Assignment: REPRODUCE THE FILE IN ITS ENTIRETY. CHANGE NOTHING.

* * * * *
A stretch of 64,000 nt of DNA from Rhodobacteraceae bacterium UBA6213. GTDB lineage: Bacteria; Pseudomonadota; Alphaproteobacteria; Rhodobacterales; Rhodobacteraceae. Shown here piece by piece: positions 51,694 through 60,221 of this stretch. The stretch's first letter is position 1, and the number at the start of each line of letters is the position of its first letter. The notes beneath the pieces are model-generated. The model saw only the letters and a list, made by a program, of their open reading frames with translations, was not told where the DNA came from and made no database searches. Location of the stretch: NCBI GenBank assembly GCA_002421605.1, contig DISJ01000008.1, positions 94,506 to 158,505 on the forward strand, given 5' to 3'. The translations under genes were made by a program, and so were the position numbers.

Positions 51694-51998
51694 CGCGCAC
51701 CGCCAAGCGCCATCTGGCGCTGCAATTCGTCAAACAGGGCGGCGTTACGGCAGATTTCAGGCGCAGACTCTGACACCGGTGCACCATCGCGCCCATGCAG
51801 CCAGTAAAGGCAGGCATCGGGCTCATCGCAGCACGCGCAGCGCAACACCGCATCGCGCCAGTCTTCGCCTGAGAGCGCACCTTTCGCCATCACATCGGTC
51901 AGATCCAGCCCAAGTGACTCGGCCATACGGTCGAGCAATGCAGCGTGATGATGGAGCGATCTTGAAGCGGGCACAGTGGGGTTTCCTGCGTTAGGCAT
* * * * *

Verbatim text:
A stretch of 64,000 nt of DNA from Rhodobacteraceae bacterium UBA6213. GTDB lineage: Bacteria; Pseudomonadota; Alphaproteobacteria; Rhodobacterales; Rhodobacteraceae. Shown here piece by piece: positions 51,694 through 60,221 of this stretch. The stretch's first letter is position 1, and the number at the start of each line of letters is the position of its first letter. The notes beneath the pieces are model-generated. The model saw only the letters and a list, made by a program, of their open reading frames with translations, was not told where the DNA came from and made no database searches. Location of the stretch: NCBI GenBank assembly GCA_002421605.1, contig DISJ01000008.1, positions 94,506 to 158,505 on the forward strand, given 5' to 3'. The translations under genes were made by a program, and so were the position numbers.

Positions 51694-51998
51694 CGCGCAC
51701 CGCCAAGCGCCATCTGGCGCTGCAATTCGTCAAACAGGGCGGCGTTACGGCAGATTTCAGGCGCAGACTCTGACACCGGTGCACCATCGCGCCCATGCAG
51801 CCAGTAAAGGCAGGCATCGGGCTCATCGCAGCACGCGCAGCGCAACACCGCATCGCGCCAGTCTTCGCCTGAGAGCGCACCTTTCGCCATCACATCGGTC
51901 AGATCCAGCCCAAGTGACTCGGCCATACGGTCGAGCAATGCAGCGTGATGATGGAGCGATCTTGAAGCGGGCACAGTGGGGTTTCCTGCGTTAGGCAT